I have a smoker – a useful item when it is hot and you want to make something interesting without heating up the kitchen. It is an electric smoker, which I purchased because it seemed safer than my old charcoal smoker in this fire-prone region. You soak wood chips in water – I used apple wood this time – and then place them around the electric elements before plugging in the smoker. The beauty of a smoker is that you can get that smoke-penetrating-the-meat flavor without the added salt that most commercial smoked products have. It is also inherently a low-fat way of cooking. Any small amounts of remaining fat drip into the water pan below the racks. I have smoked fish, leg of lamb, pork tenderloin, turkey, and later this year I plan to smoke a duck.
Given that it was a record-breaking 103, I decided to smoke a couple of Cornish hens that I was planning originally to bake. I did not marinate or brine them, although I have marinated smoker-bound meats in everything from beer and wine to orange juice. I planned to make a hearty barbecue sauce, and I thought that the flavor of the marinade would be overwhelmed by the sauce. So I just cut them in half, took off the skins and fat, and put them in the smoker, filling the water pan that sits below the racks with a mixture of water and leftover wine. I smoked them for about 2 1/2 hours. (You could also smoke them with the skins on, but it is sometimes harder to remove the skins after smoking.)
What you see on the rack below the hens are mushrooms. I like to fully use the smoker space, so I usually tuck mushrooms or other smokable vegetables like eggplant around the main course. Smoked mushrooms are good on sandwiches, and in salads and pilafs.
The smoked hens develop a beautiful color. I used to think that Cornish hens were very high fat, and with skin on, they are a higher fat entrée. But without skins, a half of a hen, the usual serving size, only has 4 grams of fat.
I am somewhat obsessed with blueberries. At this time of year, I buy them by the pound and try to work them into everything. The barbecue sauce originally came from Eating Well, another magazine you should consider reading. I left the jalapeno peppers out because I didn’t want a very spicy sauce, but added a little black pepper for some warmth. This makes a fairly assertive barbecue sauce.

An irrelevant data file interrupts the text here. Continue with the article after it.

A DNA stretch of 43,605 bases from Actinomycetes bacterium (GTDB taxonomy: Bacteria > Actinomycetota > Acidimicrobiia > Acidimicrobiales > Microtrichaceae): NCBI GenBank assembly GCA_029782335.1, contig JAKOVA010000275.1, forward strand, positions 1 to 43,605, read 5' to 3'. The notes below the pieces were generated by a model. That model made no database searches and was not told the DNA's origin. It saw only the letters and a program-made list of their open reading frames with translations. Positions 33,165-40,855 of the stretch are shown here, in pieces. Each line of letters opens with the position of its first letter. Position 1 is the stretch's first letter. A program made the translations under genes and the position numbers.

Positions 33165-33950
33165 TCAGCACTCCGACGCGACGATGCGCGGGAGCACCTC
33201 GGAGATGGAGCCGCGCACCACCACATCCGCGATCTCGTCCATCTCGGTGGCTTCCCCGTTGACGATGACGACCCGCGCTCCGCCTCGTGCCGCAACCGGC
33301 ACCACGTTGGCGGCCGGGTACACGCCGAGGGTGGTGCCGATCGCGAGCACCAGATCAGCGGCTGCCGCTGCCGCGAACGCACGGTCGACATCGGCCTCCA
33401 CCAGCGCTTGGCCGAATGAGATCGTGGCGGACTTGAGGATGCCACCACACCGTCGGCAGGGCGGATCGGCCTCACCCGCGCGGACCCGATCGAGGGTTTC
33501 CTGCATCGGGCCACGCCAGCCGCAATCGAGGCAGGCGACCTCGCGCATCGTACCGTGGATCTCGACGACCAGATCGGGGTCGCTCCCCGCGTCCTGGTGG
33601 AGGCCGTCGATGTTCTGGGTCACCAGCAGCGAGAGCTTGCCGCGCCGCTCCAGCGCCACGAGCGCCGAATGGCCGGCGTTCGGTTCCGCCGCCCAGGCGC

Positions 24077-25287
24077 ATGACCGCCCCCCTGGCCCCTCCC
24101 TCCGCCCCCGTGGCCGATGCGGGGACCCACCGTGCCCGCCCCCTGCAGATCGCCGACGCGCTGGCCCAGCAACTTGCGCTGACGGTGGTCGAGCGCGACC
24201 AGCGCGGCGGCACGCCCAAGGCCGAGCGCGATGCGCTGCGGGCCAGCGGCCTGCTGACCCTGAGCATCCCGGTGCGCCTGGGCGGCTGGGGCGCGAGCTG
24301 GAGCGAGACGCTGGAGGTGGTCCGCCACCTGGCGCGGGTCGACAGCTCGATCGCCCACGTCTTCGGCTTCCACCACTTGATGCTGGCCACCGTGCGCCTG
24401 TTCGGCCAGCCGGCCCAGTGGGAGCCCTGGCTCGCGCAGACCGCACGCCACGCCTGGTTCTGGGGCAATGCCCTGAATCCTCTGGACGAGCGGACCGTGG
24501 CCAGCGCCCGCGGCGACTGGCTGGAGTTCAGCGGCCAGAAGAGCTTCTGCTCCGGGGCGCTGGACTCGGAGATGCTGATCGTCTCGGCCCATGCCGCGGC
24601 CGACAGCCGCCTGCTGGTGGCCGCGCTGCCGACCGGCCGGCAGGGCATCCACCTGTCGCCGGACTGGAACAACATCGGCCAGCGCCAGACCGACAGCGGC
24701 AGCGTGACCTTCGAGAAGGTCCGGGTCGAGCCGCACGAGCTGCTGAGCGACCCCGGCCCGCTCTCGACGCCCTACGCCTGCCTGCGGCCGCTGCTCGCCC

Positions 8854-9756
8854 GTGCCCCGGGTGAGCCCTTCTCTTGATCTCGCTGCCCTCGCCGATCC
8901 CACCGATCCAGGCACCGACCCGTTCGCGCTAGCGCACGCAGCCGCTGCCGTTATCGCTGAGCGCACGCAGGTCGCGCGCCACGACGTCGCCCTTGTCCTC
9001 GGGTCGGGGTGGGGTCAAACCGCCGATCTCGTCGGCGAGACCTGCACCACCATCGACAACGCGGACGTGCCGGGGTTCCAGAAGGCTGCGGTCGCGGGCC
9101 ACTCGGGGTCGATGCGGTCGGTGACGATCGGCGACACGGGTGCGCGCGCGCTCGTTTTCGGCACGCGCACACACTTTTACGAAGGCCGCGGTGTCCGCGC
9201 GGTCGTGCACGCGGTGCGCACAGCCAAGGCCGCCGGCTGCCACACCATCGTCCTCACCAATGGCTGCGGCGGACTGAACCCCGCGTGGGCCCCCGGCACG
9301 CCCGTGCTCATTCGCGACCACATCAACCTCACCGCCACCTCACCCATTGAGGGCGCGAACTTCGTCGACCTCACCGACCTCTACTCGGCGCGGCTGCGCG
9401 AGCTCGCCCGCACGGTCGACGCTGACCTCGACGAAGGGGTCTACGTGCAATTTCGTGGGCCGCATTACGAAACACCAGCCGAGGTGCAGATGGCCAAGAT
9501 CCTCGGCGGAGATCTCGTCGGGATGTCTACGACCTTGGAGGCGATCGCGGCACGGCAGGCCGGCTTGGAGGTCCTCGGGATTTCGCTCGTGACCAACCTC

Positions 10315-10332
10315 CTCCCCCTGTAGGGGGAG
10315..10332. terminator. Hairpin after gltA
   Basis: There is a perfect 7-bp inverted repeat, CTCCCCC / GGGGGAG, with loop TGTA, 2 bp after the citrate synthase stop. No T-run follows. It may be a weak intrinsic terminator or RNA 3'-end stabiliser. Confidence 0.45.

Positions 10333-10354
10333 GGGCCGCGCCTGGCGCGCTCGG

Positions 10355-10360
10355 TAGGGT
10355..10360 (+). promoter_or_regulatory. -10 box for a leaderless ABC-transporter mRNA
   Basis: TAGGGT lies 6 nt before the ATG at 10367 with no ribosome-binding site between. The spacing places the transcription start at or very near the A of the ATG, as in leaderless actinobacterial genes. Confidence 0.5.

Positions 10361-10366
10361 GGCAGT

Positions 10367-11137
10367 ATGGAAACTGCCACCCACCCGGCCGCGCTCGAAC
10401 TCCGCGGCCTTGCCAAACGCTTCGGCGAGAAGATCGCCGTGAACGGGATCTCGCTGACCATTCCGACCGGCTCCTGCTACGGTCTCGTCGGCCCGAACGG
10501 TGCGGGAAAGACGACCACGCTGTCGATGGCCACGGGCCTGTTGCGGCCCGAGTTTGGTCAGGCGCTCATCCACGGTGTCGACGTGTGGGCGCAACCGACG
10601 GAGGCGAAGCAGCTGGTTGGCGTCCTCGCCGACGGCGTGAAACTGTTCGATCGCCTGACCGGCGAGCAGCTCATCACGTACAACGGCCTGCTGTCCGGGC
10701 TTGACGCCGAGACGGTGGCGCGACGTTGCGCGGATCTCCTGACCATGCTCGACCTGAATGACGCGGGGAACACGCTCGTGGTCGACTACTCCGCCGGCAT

Blueberry-Bourbon Barbecue Sauce
1 Tablespoon of Canola Oil
1 small red onion, finely chopped
4 cloves of garlic, chopped
1/2 cup bourbon (confession: I didn’t have any bourbon so I used Southern Comfort)
2 cups fresh or frozen (unthawed) blueberries
1/2 cup ketchup
1/3 cup cider vinegar
2 Tablespoon of brown sugar
1 Tablespoon of molasses
1/8 teaspoon ground allspice
a few grinds of black pepper
Heat oil in large saucepan over medium heat (In retrospect, I would have used a non-stick pan). Add onion and cook, stirring occasionally, until golden (about 3 minutes). Add garlic and cook for 30 seconds. Add bourbon. Increase heat to high and bring to a boil, cook until most of the liquid has evaporated. Stir in blueberries, ketchup, vinegar, brown sugar, molasses, allspice, and black pepper. Return to a boil. Reduce the heat to a simmer and cook until thickened, stirring occasionally, about 20 minutes. This makes 2 cups. They list the serving size as 1 Tablespoon, and 0 grams of fat/serving. Realistically, you’d use more than this on your entrée. I think I used about 1/4 cup. This would make it about 2 grams of fat/serving.
And what is underneath the hens: a quick pilaf of brown and wild rice mix to which I added chopped up smoked mushrooms, green onions, and a handful of dried blueberries. I estimate that the whole entrée had 8 grams of fat, including 1/2 hen, a cup of pilaf, and 1/4 cup of sauce. I took the pilaf the next day for lunch with some chopped Cornish hen mixed in.